Superoptimizer (was Re: Folk Theorem ...) (Michael Gschwind)
Sun, 31 Oct 1993 13:30:57 GMT

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Newsgroups: comp.compilers
From: (Michael Gschwind)
Keywords: optimize, assembler
Organization: TU Wien
References: 93-10-114 93-10-127
Date: Sun, 31 Oct 1993 13:30:57 GMT

Dave Gillespie <synaptx!thymus!daveg@uunet.UU.NET> writes:

      This thread seems short on concrete examples, so here are a few from my
      personal experience:

      * There will always be things no compiler writer will think of.

Are you so sure? There is a program called superoptimizer, which does the
trick (for short sequences!) I cannot imagine that any human would come up
with the same tricks that this program came up by searching all possible
code combinations by executing them on the spot and comparing results. It
would construct all one instruction sequences, then all two instruction
sequences, etc. The original idea comes from Henry Massalin of Columbia
University, and there is now a GNU version available also.


Henry Massalin, "Superoptimizer -- A Look at the Smallest Program", ACM,
1/1987 (my copies don't say the publication, but I would suspect SIGPLAN)

a paper in the 1992 ACM SIGPLAN conference on Programming Language Design
and Implementation, about "the GNU superoptimizer and its application in

The README in the GNU superopt package, available from via
anonymous ftp in /pub/gnu/superopt-2.3.tar.gz

>From the README file:

The superoptimizer is a function sequence generator that uses a exhaustive
generate-and-test approach to find the shortest instruction sequence for a
given function. You have to tell the superoptimizer which function and
which CPU you want to get code for, and how many instructions you can

The superoptimizer can't generate very long sequences, unless you have a
very fast computer or very much spare time. The time complexity of the
used algorithm is approximately

2 n
O(m n )

where m is the number of available instructions on the architecture and n
is the shortest sequence for the goal function.

The superoptimizer can't guarantee that it finds the best possible
instruction sequences for all possible functions. For example, it doesn't
even try to include immediate constants (other that -1, 0, +1, and the
smallest negative and biggest positive numbers) in the sequences. It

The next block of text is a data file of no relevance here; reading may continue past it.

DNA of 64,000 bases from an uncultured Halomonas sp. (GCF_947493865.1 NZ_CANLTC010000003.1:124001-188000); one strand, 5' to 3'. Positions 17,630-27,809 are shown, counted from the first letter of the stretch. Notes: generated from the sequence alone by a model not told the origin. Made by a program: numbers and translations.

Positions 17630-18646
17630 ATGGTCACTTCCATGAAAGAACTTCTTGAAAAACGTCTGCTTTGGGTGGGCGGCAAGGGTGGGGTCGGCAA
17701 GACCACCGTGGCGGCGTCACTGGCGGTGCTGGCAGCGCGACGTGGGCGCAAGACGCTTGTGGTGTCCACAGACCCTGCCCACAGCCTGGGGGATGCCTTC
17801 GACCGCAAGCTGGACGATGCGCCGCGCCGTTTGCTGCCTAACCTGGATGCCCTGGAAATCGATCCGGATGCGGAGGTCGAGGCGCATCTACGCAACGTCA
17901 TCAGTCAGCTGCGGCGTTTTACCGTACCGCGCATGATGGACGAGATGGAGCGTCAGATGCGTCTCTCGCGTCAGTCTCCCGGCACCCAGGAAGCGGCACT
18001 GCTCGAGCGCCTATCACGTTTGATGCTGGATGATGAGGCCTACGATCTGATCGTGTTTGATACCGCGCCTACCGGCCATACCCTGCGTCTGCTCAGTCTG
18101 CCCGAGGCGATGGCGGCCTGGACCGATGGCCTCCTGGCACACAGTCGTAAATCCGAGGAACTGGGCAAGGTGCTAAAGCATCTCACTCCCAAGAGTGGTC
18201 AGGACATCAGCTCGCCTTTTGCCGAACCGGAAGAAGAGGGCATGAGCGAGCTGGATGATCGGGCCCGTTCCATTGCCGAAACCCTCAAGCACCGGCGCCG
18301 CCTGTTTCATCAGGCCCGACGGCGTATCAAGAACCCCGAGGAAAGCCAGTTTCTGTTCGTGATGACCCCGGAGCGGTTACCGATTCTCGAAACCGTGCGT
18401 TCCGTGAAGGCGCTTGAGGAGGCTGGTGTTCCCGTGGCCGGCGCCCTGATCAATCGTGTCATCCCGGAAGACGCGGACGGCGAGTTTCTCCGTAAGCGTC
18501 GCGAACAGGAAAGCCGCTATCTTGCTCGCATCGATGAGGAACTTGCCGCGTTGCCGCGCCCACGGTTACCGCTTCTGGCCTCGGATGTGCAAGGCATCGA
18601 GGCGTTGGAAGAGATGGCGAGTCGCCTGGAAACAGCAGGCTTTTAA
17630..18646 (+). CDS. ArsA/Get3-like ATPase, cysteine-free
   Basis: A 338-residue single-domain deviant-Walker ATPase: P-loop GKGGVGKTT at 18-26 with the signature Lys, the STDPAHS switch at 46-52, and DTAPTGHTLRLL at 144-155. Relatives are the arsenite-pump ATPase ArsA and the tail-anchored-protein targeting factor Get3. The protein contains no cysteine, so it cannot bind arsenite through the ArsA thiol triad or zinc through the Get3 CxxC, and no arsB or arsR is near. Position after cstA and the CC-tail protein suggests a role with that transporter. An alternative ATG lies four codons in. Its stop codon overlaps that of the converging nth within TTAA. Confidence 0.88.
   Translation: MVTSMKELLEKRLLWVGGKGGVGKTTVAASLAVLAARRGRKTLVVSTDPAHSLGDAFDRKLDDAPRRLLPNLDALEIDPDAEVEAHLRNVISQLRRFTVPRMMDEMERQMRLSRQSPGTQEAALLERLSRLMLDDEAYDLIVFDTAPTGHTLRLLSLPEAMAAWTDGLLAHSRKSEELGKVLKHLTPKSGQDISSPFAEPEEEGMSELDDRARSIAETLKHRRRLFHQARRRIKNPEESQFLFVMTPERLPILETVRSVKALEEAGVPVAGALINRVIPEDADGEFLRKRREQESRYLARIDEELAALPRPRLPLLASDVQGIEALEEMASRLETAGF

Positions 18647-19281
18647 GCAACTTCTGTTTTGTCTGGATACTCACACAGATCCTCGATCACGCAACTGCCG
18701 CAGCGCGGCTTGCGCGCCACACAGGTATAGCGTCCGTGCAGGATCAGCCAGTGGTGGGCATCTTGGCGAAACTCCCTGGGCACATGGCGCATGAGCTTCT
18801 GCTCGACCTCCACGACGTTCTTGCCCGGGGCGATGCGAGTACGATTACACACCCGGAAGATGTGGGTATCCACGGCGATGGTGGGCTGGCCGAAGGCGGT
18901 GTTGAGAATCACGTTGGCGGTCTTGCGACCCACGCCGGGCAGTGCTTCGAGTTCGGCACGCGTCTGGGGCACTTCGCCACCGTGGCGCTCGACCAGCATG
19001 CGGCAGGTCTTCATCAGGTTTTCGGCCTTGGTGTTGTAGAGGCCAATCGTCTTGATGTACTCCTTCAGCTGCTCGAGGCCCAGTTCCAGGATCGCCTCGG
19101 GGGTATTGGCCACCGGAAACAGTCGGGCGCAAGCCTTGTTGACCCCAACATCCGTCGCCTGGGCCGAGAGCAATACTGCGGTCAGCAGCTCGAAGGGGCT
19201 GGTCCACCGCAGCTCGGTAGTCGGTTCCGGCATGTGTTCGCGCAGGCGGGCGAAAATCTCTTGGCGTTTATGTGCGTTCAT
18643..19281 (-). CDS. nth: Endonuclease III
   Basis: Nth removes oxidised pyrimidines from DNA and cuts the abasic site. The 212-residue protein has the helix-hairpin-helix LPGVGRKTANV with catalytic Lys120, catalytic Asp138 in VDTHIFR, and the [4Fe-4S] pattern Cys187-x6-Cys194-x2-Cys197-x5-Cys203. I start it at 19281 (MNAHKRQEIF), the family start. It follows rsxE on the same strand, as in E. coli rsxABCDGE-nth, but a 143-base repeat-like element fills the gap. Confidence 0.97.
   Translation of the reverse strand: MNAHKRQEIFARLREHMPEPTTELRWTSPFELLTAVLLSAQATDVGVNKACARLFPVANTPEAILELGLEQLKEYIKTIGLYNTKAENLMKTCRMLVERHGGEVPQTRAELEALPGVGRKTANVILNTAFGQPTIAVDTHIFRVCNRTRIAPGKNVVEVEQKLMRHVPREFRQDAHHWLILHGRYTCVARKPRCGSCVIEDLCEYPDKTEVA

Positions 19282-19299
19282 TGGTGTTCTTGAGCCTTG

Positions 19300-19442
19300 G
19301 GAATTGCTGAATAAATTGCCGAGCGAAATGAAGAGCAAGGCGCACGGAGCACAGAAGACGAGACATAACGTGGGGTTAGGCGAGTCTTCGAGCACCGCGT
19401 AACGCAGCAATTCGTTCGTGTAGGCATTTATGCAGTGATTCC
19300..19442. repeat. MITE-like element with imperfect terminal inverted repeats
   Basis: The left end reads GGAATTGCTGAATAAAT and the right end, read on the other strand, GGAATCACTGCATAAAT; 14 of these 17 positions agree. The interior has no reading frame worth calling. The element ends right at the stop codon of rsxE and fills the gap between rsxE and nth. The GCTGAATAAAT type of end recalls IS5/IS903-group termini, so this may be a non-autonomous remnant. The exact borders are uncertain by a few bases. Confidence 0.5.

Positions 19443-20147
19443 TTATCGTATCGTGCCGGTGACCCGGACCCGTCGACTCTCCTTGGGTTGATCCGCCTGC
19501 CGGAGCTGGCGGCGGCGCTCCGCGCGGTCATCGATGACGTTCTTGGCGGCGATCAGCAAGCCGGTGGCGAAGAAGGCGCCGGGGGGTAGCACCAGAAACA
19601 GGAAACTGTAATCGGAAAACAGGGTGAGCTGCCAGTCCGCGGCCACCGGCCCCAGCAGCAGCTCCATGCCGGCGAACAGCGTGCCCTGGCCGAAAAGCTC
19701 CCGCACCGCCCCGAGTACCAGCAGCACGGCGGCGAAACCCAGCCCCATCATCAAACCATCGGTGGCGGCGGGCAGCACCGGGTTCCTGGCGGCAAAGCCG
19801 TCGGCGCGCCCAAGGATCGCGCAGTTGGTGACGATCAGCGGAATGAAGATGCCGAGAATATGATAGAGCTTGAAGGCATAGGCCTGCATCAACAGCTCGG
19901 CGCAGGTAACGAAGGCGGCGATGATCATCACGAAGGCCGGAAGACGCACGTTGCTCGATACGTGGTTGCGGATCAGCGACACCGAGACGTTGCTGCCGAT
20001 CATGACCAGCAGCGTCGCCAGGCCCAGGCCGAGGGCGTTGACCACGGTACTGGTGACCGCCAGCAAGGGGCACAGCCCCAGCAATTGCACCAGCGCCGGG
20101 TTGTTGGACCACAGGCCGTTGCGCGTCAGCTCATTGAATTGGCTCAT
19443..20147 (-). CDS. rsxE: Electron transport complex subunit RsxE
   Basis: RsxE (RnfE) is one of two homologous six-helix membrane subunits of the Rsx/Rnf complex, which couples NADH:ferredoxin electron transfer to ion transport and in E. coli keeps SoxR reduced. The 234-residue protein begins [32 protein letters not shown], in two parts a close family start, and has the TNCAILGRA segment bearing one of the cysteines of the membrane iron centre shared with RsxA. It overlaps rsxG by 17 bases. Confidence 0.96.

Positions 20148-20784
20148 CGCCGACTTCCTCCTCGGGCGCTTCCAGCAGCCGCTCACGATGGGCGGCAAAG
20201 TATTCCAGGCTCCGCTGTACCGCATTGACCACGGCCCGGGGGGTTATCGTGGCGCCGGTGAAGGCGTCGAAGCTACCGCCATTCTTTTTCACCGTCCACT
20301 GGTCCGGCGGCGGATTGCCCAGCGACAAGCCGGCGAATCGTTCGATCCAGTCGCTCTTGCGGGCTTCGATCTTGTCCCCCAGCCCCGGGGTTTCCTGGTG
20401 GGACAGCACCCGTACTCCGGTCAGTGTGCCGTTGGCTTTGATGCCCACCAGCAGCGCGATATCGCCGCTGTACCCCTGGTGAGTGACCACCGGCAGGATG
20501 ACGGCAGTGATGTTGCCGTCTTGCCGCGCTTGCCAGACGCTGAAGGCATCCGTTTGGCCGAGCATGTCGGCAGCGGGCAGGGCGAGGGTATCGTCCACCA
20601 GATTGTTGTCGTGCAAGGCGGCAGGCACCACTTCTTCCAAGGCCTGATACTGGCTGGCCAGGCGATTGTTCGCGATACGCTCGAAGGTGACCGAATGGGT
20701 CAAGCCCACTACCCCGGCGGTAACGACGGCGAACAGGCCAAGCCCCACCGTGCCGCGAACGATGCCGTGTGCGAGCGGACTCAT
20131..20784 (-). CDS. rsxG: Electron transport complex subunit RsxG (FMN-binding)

often makes a good job for functions that depend on registers only.

WARNING! The generated sequences might be incorrect with a very small
probability. Always make sure a sequence is correct before using it. So
far, I have never discovered any incorrect sequences. If you find one,
please let me know about it!


The `-f' option has always to be defined to tell the superoptimizer for
which function it should try to to find an instruction sequence. See
below for possible function names.

Option names may be abbreviated.

Output assembler suitable to feed /bin/as instead of pseudo-code
suitable for humans.

-max-cost n
Limit the `cost' of the instruction sequence to n. May be used to
stop the search if no instruction sequence of that length or
shorter is found. By default this is 5.

-extra-cost n
Search for sequences n more expensive than the cheapest found
sequence. Default is 0 meaning that only the cheapest sequence(s)
are printed.

Don't use instructions that use the carry flag. This might be
desirable on RISCs to simplify instruction scheduling.


where <goal-function-name> is one of eq, ne, les, ges, lts, gts,
leu, geu, ltu, gtu, eq0, ne0, les0, ges0, lts0, gts0, neq, nne,
nles, nges, nlts, ngts, nleu, ngeu, nltu, ngtu, neq0, nne0, nles0,
nges0, nlts0, ngts0, maxs, mins, maxu, minu, sgn, abs, nabs, gray,
or gray2, etc, etc.

eq, ne, les, etc, computes the C expression "a == b", "a != b", "a
<= b", etc, where the operation codes ending in `s' indicates
signed comparison; `u` indicates unsigned comparison.

eq0,... computes "a == 0", ...

The `n' before the names means that the corresponding function
value is negated, e.g. nlt is the C expression "-(a < b)".

maxs, mins, maxu, minu are binary (i.e. two argument) signed
respectively unsigned max and min.

sgn is the unary sign function; -1 for negative, 0 for zero, and +1
for positive arguments.

abs and nabs are absolute value and negative absolute value,

For a complete list of goal function and their definitions, look in
the file goal.def. You can easily add your own goal functions to
that file.


The superoptimizer by default outputs sequences in high-level language like
syntax. For example, this is the output for M88000/abs:

1: r1:=arith_shift_right(r0,0x1f)
2: r1:=arith_shift_right(r0,0x1f)
3: r1:=arith_shift_right(r0,0x1f)

r1:=arith_shift_right(r0,0x1f) means "shift r0 right 31 steps
arithmetically and put the result in r1". add_co is "add and set carry".
adc_co is the subtraction instruction found on most RISCs, i.e. "add with
complement and set carry". This may seem dumb, but there is an important
difference in the way carry is set after an addition-with-complement and a
subtraction. The suffixes "_ci" and "_cio" means respectively that carry
is input but not affected, and that carry is both input and generated.

The interesting value is always the value computed by the last instruction.
The GNU superoptimizer and its application in GCC are described in the
proceedings of the ACM SIGPLAN conference on Programming Language Design
an Implementation, 1992.

<end of quote>


Michael Gschwind, Institut fuer Technische Informatik, TU Wien
snail: Treitlstrasse 3-182-2 || A-1040 Wien || Austria
phone: +(43)(1)58801 8156 fax: +(43)(1)569 697

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